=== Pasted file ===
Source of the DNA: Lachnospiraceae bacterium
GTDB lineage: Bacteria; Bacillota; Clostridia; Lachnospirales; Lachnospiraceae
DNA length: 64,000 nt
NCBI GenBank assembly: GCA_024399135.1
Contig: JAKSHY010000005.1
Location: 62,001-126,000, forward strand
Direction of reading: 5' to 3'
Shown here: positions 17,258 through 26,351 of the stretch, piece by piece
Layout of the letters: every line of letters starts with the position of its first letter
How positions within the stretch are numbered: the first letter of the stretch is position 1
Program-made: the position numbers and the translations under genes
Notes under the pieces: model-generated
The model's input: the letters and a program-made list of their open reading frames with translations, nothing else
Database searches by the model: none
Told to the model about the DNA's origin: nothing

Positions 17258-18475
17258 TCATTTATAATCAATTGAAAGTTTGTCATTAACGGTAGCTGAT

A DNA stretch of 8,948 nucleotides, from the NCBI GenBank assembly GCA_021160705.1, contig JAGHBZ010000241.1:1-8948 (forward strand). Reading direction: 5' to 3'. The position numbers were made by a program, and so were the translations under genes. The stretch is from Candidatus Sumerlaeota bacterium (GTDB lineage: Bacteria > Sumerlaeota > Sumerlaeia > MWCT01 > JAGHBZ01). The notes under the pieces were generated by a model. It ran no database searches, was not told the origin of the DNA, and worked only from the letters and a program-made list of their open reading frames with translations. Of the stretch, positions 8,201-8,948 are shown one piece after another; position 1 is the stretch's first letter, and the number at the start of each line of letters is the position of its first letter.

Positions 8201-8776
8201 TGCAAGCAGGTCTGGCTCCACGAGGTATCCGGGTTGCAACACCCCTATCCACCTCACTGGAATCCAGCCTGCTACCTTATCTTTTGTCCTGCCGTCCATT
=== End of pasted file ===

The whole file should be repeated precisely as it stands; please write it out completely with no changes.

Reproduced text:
Source of the DNA: Lachnospiraceae bacterium
GTDB lineage: Bacteria; Bacillota; Clostridia; Lachnospirales; Lachnospiraceae
DNA length: 64,000 nt
NCBI GenBank assembly: GCA_024399135.1
Contig: JAKSHY010000005.1
Location: 62,001-126,000, forward strand
Direction of reading: 5' to 3'
Shown here: positions 17,258 through 26,351 of the stretch, piece by piece
Layout of the letters: every line of letters starts with the position of its first letter
How positions within the stretch are numbered: the first letter of the stretch is position 1
Program-made: the position numbers and the translations under genes
Notes under the pieces: model-generated
The model's input: the letters and a program-made list of their open reading frames with translations, nothing else
Database searches by the model: none
Told to the model about the DNA's origin: nothing

Positions 17258-18475
17258 TCATTTATAATCAATTGAAAGTTTGTCATTAACGGTAGCTGAT

A DNA stretch of 8,948 nucleotides, from the NCBI GenBank assembly GCA_021160705.1, contig JAGHBZ010000241.1:1-8948 (forward strand). Reading direction: 5' to 3'. The position numbers were made by a program, and so were the translations under genes. The stretch is from Candidatus Sumerlaeota bacterium (GTDB lineage: Bacteria > Sumerlaeota > Sumerlaeia > MWCT01 > JAGHBZ01). The notes under the pieces were generated by a model. It ran no database searches, was not told the origin of the DNA, and worked only from the letters and a program-made list of their open reading frames with translations. Of the stretch, positions 8,201-8,948 are shown one piece after another; position 1 is the stretch's first letter, and the number at the start of each line of letters is the position of its first letter.

Positions 8201-8776
8201 TGCAAGCAGGTCTGGCTCCACGAGGTATCCGGGTTGCAACACCCCTATCCACCTCACTGGAATCCAGCCTGCTACCTTATCTTTTGTCCTGCCGTCCATT